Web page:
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Tribute To Legendary Jazz Singer Al Jarreau soon on Precious Radio Mood


Al Jarreau, nom de scène d’Alwyn Lopez Jarreau, né le 12 mars 1940 à Milwaukee dans le Wisconsin, et mort le 12 février 2017 à Los Angeles, est un chanteur JazZ & de Soul américain.
Au cours de sa carrière, Al Jarreau a remporté sept Grammy Awards et est le seul chanteur à avoir jamais remporté ces distinctions dans trois catégories différentes (jazz, pop et R&B), d'une part, et d'autre part au cours de quatre décennies, (des années 1970 aux années 2000).
Fils d'un pasteur et d'une pianiste, Al Jarreau commence à chanter dès l'âge de quatre ans à l'église, mais n'émerge que tardivement sur la scène américaine après des études de psychologie.
Débuts artistiques.
Au début des années 1970, Al Jarreau quitte Milwaukee pour Los Angeles, où il entame quelques tours de chant dans plusieurs bars branchés comme le Bla bla Cafe. Remarqué par des agents, il signe un contrat chez Reprise Records et sort en 1975 un album produit par Al Schmitt, producteur et arrangeur bien connu des studios californiens, avec l'aide de Dave Grusin pour l'arrangement des cordes, des cuivres et des voix. We Got By bénéficie d'une très bonne critique, le titre éponyme et You Don't See Me constituant des moments forts de cet album.
En 1976 suit l'album Glow, coproduit par le tandem Al Schmitt et Tommy LiPuma (Michael Franks), où l'on retrouve des musiciens comme le guitariste Larry Carlton, Joe Sample et Wilton Felder (tous trois membres du groupe The Crusaders) ou encore le percussionniste Ralph MacDonald. On peut y apprécier des interprétations très personnelles de Your Song (Elton John) et de Agua De Beber de Vinícius de Moraes et Antônio Carlos Jobim. En 1977 paraîtra un album live Look To The Rainbow. En 1978, All Fly Home marquera sa dernière collaboration avec Al Schmitt comme producteur, avec toujours des musiciens reconnus tels que Larry Williams du groupe Seawind, le guitariste Lee Ritenour ou encore le percussionniste Paulinho Da Costa.

 We shared the same Birthday and are both, the fifth of six children...I never knew...RIHP Dear Al Jarreau...I know you are delighted to see your Best Friend Again...Sir George Duke...May you both Rest In Heavenly Peace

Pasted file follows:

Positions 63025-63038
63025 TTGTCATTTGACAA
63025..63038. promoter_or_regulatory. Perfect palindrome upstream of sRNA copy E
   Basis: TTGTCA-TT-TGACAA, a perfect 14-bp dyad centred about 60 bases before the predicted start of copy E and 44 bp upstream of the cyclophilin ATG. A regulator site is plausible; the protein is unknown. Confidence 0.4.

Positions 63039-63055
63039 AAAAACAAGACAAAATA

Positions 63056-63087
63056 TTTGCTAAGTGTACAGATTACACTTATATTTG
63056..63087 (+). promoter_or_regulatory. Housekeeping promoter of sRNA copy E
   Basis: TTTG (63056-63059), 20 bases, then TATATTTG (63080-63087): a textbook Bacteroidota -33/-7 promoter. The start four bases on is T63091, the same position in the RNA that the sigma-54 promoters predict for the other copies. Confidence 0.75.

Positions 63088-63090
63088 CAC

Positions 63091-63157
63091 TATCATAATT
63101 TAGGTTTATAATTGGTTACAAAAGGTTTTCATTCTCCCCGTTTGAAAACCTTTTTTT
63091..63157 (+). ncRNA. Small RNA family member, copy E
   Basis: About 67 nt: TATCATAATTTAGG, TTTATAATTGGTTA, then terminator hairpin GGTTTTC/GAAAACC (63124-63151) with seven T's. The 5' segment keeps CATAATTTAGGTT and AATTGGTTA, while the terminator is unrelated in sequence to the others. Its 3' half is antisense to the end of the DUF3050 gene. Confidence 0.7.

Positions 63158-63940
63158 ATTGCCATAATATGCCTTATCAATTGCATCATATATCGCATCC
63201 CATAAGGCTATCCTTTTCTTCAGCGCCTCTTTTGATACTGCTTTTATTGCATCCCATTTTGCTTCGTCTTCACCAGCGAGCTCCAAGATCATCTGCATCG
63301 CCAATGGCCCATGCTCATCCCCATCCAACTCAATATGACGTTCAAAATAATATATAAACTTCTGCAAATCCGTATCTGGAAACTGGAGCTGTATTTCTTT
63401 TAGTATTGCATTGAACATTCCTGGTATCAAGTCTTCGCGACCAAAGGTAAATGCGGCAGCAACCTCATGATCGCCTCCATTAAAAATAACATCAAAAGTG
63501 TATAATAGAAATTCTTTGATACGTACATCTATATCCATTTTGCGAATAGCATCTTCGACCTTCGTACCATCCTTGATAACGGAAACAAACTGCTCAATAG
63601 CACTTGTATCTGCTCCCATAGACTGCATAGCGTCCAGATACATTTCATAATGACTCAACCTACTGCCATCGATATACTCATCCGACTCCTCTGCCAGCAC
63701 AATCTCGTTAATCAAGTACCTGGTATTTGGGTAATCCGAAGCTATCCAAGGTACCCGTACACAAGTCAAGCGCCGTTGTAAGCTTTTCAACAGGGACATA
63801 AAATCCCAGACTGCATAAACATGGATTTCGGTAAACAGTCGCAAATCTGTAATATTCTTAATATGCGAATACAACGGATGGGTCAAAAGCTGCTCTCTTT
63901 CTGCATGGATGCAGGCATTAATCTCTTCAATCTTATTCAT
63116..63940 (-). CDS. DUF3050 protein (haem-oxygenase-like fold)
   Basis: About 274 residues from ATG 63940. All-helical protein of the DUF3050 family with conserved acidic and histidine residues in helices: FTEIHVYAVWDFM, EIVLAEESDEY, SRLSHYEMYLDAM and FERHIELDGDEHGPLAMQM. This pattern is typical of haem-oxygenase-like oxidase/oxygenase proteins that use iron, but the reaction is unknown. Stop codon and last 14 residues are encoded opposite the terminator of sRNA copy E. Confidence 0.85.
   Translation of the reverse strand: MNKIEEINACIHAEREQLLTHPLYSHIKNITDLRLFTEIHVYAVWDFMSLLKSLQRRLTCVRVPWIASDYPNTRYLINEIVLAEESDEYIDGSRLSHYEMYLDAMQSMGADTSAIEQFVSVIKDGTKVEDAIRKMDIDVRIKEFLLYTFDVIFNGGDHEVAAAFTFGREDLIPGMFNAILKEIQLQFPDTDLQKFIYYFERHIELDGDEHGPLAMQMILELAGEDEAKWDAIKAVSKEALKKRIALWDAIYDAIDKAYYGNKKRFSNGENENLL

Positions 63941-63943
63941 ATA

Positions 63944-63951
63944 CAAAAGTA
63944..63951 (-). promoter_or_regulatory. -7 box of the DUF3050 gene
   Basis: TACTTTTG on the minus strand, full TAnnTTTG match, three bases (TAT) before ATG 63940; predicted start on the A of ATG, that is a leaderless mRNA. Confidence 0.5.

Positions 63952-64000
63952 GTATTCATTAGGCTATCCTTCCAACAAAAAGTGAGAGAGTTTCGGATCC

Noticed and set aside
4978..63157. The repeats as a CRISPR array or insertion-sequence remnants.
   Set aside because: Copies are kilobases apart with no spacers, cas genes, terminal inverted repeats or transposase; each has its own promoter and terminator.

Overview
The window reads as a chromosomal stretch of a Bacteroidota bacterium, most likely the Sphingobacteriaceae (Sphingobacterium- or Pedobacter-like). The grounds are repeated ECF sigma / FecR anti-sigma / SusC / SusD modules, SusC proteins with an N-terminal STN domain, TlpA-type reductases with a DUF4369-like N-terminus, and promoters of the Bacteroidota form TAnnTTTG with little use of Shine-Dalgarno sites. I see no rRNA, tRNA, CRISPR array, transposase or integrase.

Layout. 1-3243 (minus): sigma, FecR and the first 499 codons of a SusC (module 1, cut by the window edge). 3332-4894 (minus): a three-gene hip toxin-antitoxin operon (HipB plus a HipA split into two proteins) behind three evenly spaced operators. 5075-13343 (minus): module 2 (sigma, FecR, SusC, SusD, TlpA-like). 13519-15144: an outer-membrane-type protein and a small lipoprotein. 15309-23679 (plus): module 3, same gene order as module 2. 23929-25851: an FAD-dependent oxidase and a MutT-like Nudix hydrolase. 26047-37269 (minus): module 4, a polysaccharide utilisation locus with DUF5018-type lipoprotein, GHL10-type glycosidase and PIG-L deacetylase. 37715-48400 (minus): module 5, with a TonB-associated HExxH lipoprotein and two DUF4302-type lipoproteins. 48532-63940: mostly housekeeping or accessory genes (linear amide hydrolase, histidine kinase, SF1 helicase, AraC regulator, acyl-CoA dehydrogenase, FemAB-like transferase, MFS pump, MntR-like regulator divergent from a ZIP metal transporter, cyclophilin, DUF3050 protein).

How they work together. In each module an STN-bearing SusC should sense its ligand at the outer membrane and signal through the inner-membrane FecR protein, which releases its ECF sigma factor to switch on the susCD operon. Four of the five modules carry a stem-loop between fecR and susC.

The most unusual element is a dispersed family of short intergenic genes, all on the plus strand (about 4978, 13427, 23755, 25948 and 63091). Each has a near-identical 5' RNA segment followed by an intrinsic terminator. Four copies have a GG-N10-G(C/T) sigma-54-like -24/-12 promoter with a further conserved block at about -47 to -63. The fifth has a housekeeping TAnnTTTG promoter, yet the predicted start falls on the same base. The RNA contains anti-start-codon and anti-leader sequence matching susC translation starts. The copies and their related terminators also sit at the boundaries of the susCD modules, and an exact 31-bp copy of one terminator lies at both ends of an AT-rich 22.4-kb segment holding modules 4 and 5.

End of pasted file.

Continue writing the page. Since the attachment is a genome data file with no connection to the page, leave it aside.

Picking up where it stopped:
Al Jarreau
Alwin Lopez "Al" Jarreau (March 12, 1940 - February 12, 2017) was an American jazz singer
Jarreau was born in Milwaukee, Wisconsin, the fifth of six children. His website refers to Reservoir Avenue, the name of the street where he lived. His father was a Seventh-day Adventist Church minister and singer, and his mother was a church pianist. He and his family sang together in church concerts and in benefits, and he and his mother performed at PTA meetings.
He was student council president and Badger Boys State delegate for Lincoln High School. At Boys State, Jarreau, was elected governor. He went on to attend Ripon College, where he also sang with a group called the Indigos. Jarreau graduated in 1962 with a Bachelor of Science degree in psychology. He went on to earn a master's degree in vocational rehabilitation from the University of Iowa, worked as a rehabilitation counselor in San Francisco, and moonlighted with a jazz trio headed by George Duke.
In 1967, he joined forces with acoustic guitarist Julio Martinez. The duo became the star attraction at a small Sausalito night club called Gatsby's. This success contributed to Jarreau's decision to make professional singing his life and full-time career.
Going full-time: